`trees_shp = shapefile.Writer(shapefile.POINT)`

Set the autoBalance to 1. This enforces that for every record there must be a corresponding geometry.

`trees_shp.autoBalance = 1`

Create the field names and data types for each.

```trees_shp.field("TREE_ID", "C")
trees_shp.field("TOWN", "C")
trees_shp.field("TREE_SPEC", "C")
trees_shp.field("SPEC_DESC", "C")
trees_shp.field("COMMONNAME", "C")
trees_shp.field("AGE_DESC", "C")
trees_shp.field("HEIGHT", "C")
trees_shp.field("TRUNK", "C")
trees_shp.field("TRUNK_ACTL", "C")
trees_shp.field("CONDITION", "C")```

Create a counter variable to keep track of the number of feature written to the Shapefile.

`counter = 1`

Open the CSV file in read mode.

```with open('C:/csv_to_shp/Trees.csv', 'rb') as csvfile:

`next(reader, None)`

Loop through each row and assign each attribute in the row to a variable.

```for row in reader:
tree_id = row[0]
town = row[2]
tree_species = row[3]
species_desc = row[4]
common_name = row[5]
age_desc = row[6]
height = row[7]
trunk = row[9]
trunk_actual = row[10]
condition = row[11]
latitude = row[12]
longitude = row[13]```

Set the geometry for each record based on the longitude and latitude vales.

`trees_shp.point(float(longitude),float(latitude))`

Create a matching record for the geometry using the attributes.

`trees_shp.record(tree_id, address, town, tree_species, species_desc, common_name, age_desc,height, spread, trunk, trunk_actual, condition)`

Print to screen the current feature number and increase the counter.

```print "Feature " + str(counter) + " added to Shapefile."
counter = counter + 1```

Save the Shapefile to a location and name the file.

`trees_shp.save("C:/csv_to_shp/Fingal_Trees")`

Create a projection file (.prj)

```prj = open("C:/csv_to_shp/Fingal_Trees.prj", "w")
epsg = getWKT_PRJ("4326")
prj.write(epsg)
prj.close()```

Save and run the script. The number of features should be printed to the console.

If you open the original CSV file you can see that there are also 33670 records. Navigate to the file location where you saved the Shapefile output. You should see four files shown below.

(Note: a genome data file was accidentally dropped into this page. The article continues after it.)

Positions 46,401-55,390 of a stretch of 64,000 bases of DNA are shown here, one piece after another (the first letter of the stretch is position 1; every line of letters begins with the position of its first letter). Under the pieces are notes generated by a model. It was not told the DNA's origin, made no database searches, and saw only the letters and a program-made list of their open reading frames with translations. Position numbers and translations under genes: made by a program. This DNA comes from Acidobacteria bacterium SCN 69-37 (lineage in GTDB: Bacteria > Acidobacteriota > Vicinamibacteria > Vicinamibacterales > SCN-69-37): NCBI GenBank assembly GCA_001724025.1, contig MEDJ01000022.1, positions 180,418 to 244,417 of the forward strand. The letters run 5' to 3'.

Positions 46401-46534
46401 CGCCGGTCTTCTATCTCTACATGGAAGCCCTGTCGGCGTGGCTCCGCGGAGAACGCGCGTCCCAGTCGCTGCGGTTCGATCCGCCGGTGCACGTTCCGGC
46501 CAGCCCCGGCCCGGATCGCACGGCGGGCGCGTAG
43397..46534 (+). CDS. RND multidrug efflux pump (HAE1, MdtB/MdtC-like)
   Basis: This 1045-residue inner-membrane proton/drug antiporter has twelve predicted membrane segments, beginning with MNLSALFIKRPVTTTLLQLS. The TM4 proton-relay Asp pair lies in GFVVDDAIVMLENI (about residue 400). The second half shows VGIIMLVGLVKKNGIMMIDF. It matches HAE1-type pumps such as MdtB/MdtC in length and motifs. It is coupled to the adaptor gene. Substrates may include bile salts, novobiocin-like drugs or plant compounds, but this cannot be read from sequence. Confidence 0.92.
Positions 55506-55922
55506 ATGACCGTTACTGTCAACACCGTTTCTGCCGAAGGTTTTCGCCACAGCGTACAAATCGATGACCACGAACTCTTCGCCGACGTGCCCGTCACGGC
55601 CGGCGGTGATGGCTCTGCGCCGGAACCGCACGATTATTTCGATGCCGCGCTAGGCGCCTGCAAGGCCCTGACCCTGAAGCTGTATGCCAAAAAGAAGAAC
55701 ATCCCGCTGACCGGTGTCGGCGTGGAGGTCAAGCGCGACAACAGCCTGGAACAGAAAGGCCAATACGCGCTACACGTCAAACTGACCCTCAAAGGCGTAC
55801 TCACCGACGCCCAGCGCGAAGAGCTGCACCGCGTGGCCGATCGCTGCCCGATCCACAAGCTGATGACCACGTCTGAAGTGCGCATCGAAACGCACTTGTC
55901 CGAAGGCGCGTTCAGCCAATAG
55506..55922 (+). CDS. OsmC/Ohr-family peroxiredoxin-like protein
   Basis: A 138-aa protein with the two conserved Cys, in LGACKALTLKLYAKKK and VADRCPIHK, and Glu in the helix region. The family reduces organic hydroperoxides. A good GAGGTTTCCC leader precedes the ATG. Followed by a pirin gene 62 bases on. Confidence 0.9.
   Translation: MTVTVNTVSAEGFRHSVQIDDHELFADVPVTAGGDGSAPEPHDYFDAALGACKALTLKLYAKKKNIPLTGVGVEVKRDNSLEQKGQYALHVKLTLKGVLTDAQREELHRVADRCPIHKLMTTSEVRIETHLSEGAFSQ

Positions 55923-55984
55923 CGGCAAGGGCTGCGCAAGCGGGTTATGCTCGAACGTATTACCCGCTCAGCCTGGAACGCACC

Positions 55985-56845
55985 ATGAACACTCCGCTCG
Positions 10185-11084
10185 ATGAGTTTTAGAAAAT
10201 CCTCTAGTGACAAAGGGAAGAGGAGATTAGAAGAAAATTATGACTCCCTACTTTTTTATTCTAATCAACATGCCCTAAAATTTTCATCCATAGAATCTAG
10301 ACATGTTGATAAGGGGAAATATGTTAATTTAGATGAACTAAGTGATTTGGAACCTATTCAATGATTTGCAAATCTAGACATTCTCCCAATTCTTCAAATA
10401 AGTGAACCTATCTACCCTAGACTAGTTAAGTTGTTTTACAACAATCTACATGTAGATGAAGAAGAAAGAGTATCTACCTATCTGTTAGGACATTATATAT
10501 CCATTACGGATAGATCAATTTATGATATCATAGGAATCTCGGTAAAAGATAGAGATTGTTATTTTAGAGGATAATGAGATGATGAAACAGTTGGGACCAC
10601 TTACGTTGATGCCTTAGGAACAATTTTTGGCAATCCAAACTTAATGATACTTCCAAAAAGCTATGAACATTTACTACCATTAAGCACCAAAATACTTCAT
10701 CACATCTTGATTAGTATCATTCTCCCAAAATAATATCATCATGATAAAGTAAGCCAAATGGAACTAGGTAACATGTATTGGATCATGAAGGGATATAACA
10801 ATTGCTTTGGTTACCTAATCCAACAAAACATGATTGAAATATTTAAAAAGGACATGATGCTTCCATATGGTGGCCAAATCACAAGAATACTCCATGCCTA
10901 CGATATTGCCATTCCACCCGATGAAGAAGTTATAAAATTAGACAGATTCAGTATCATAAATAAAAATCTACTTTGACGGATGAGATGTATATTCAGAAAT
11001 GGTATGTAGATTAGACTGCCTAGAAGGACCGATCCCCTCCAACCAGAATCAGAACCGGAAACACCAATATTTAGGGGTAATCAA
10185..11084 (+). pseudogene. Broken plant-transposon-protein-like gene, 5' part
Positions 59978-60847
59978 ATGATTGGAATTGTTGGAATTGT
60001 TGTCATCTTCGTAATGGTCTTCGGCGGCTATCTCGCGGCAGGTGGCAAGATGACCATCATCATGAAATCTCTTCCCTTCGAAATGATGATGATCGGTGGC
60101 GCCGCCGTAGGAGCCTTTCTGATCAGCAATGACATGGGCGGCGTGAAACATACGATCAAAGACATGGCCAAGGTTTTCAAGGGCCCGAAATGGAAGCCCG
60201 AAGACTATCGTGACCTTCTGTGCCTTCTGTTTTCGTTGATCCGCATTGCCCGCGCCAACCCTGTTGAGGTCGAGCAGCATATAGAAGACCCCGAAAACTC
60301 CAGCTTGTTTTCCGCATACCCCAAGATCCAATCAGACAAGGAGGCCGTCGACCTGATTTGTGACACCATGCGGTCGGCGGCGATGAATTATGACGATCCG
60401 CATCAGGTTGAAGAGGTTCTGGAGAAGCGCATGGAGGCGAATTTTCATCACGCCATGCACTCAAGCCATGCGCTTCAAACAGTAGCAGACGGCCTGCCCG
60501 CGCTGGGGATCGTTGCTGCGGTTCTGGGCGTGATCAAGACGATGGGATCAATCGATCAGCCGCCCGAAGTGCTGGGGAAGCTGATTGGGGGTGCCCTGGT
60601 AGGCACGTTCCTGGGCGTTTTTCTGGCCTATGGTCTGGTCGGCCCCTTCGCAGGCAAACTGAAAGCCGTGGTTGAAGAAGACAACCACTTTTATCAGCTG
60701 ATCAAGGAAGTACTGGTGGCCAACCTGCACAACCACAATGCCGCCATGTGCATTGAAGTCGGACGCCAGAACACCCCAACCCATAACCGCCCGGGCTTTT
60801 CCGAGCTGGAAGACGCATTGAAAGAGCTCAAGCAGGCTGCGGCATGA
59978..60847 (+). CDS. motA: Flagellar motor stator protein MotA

And just to make sure that the data is correct, here I have opened it up in QGIS.

And the attribute table…

And here’s the full code…

```# import libraries
import shapefile, csv

# funtion to generate a .prj file
def getWKT_PRJ (epsg_code):
import urllib
wkt = urllib.urlopen("http://spatialreference.org/ref/epsg/{0}/prettywkt/".format(epsg_code))
output = remove_spaces.replace("\n", "")
return output

# create a point shapefile
trees_shp = shapefile.Writer(shapefile.POINT)

# for every record there must be a corresponding geometry.
trees_shp.autoBalance = 1

# create the field names and data type for each.
trees_shp.field("TREE_ID", "C")
trees_shp.field("TOWN", "C")
trees_shp.field("TREE_SPEC", "C")
trees_shp.field("SPEC_DESC", "C")
trees_shp.field("COMMONNAME", "C")
trees_shp.field("AGE_DESC", "C")
trees_shp.field("HEIGHT", "C")
trees_shp.field("TRUNK", "C")
trees_shp.field("TRUNK_ACTL", "C")
trees_shp.field("CONDITION", "C")

# count the features
counter = 1

# access the CSV file
with open('C:/csv_to_shp/Trees.csv', 'rb') as csvfile:

#loop through each of the rows and assign the attributes to variables
tree_id = row[0]
town = row[2]
tree_species = row[3]
species_desc = row[4]
common_name = row[5]
age_desc = row[6]
height = row[7]
trunk = row[9]
trunk_actual = row[10]
condition = row[11]
latitude = row[12]
longitude = row[13]

# create the point geometry
trees_shp.point(float(longitude),float(latitude))

print "Feature " + str(counter) + " added to Shapefile."
counter = counter + 1

# save the Shapefile
trees_shp.save("C:/csv_to_shp/Fingal_Trees")

# create a projection file
prj = open("C:/csv_to_shp/Fingal_Trees.prj", "w")
epsg = getWKT_PRJ("4326")
prj.write(epsg)
prj.close()```

Any problems let me know.